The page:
Sell-side advisors can sometimes miss the basics when building a CIM or pitchbook.
While each company conducting an M&A process is different, most CIMs follow a structure that is expected by professional buyers.
Professional buyers have come to expect a certain layout and order to the contents of confidential investment memorandums.
The typical CIM consists of at least 17 coverage areas, each explaining a different part of the opportunity, company or transaction.
These selling documents always start with the presentation of an Executive Summary, which highlights the transaction at hand and summarizes the main selling points and high-level areas of interest needed to orient to the opportunity.
Modern CIMs should present financial information as part of a story line, not as an afterthought.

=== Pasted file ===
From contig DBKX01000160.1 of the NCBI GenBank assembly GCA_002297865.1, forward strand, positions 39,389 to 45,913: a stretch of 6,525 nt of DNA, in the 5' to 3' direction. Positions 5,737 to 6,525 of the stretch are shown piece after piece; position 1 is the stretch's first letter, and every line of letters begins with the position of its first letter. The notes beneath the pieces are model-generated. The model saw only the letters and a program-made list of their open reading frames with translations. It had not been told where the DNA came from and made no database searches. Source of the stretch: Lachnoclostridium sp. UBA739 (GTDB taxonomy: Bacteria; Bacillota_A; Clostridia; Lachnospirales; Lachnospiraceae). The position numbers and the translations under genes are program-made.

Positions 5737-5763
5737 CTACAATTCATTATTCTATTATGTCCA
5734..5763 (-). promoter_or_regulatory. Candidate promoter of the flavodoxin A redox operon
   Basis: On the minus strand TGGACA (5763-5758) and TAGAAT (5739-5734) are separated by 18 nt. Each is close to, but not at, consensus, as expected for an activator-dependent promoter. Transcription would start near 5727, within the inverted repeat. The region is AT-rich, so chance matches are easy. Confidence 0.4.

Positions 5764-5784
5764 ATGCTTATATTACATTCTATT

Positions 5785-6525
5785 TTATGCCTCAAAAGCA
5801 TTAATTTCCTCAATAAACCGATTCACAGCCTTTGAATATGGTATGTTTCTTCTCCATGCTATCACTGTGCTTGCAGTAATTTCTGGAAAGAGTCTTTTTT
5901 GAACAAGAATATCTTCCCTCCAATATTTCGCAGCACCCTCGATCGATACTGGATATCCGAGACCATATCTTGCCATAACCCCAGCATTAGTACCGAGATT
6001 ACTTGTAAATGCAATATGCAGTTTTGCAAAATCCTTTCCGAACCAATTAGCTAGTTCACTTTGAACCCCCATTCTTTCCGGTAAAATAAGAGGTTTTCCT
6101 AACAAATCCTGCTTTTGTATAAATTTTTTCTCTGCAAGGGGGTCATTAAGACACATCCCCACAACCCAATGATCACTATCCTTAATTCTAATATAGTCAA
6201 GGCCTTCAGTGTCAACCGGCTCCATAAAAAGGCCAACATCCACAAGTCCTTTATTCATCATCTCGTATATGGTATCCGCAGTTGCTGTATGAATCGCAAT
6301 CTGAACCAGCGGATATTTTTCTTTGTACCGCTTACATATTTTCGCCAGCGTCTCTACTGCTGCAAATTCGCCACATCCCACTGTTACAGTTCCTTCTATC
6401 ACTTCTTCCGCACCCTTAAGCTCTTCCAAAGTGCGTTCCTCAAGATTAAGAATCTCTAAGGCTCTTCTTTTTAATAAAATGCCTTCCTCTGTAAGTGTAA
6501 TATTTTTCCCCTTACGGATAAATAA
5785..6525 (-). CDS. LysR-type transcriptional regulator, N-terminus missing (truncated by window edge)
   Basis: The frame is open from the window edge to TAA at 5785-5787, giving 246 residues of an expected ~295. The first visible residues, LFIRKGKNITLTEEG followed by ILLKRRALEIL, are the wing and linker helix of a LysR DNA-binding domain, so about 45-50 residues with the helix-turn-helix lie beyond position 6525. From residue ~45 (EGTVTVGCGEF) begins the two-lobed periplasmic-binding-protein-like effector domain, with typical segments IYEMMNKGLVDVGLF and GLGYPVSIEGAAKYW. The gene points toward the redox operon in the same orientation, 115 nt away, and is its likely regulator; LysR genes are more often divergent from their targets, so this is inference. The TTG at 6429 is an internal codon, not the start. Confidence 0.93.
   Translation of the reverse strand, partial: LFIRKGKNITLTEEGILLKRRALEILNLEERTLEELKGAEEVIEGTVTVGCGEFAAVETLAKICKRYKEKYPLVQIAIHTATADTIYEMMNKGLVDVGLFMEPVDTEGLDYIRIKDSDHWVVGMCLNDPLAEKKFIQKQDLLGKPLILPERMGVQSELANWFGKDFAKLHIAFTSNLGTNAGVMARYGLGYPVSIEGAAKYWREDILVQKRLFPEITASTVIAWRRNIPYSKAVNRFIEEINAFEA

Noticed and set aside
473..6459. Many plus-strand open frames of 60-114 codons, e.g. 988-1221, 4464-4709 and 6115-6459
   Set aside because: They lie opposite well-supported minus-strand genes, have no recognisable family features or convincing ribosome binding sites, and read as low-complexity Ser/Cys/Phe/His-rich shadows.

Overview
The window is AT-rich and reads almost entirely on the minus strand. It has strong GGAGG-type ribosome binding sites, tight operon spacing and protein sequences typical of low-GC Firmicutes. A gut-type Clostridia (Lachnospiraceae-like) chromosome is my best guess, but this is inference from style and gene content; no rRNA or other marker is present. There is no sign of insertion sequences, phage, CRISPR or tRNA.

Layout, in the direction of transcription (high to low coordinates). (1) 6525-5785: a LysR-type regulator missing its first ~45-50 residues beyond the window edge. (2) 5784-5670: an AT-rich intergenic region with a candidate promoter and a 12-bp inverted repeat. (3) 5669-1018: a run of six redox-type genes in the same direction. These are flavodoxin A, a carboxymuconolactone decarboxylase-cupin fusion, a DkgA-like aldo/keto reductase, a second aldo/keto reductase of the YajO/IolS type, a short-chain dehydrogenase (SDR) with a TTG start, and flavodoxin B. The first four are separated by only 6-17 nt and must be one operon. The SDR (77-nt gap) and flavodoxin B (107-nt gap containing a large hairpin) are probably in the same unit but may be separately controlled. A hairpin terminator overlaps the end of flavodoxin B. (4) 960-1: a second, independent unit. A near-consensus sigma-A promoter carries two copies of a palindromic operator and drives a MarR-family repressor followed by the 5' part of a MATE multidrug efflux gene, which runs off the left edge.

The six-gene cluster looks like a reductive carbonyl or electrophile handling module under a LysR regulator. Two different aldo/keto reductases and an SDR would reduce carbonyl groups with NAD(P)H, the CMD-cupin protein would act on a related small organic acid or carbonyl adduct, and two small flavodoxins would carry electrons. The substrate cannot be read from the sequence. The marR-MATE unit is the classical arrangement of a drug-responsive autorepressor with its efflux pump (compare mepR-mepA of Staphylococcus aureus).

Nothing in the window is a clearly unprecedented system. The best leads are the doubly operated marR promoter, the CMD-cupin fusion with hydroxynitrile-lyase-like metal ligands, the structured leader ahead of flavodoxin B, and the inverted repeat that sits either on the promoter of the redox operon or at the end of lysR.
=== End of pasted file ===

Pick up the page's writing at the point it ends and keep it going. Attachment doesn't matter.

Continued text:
Craft the story about an opportunity, that the buyer didn’t know existed.
Remember, CIMs do not need to answer every question a buyer could have.
The most important thing that a company can do is offer an honest look at the business.
Outlining areas of both strength and weakness, let investors and buyers know where they need to put the work in, and whether it's doable transaction.
While we all agree that CIMs are selling documents, taking an approach where weaknesses are hidden or the entire story is not told only creates distrust and complicates an already technical and often stressfull process.
Here are the key areas to cover:
-Business overview or executive summary
-Strategic considerations specific to the technology, company position
-Expansion and growth opportunities including market analysis
-Sales and customer information
-Products and/or services overview
-Ownership details, cap table details
-Management and employees
-Financial information summary
-Financial statements/Financial modeling
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